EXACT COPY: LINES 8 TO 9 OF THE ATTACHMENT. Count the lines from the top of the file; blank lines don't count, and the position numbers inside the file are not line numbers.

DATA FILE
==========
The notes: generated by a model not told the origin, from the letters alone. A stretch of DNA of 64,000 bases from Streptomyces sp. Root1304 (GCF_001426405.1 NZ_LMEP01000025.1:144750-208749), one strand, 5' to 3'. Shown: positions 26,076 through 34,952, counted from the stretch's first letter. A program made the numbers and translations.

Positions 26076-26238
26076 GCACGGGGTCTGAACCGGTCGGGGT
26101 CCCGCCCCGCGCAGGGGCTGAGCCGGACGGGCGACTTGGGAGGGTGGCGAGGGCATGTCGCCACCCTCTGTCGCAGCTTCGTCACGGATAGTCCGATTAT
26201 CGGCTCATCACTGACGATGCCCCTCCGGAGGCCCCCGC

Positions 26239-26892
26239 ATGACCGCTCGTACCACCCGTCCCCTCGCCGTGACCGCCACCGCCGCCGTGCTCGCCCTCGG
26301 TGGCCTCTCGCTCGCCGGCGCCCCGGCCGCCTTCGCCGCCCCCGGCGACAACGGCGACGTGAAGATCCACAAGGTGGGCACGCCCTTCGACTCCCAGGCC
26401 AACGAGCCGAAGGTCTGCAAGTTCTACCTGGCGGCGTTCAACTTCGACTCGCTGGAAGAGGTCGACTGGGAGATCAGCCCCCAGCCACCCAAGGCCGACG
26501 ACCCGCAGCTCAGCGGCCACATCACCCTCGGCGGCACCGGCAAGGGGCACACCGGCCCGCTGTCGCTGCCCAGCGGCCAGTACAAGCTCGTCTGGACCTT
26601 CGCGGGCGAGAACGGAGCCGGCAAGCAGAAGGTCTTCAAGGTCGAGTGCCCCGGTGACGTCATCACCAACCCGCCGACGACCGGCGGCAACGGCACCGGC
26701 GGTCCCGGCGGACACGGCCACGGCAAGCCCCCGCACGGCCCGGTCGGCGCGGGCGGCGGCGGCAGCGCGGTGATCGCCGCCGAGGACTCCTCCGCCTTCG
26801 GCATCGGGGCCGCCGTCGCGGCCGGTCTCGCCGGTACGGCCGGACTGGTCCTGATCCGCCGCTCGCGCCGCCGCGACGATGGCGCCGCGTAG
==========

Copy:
26301 TGGCCTCTCGCTCGCCGGCGCCCCGGCCGCCTTCGCCGCCCCCGGCGACAACGGCGACGTGAAGATCCACAAGGTGGGCACGCCCTTCGACTCCCAGGCC
26401 AACGAGCCGAAGGTCTGCAAGTTCTACCTGGCGGCGTTCAACTTCGACTCGCTGGAAGAGGTCGACTGGGAGATCAGCCCCCAGCCACCCAAGGCCGACG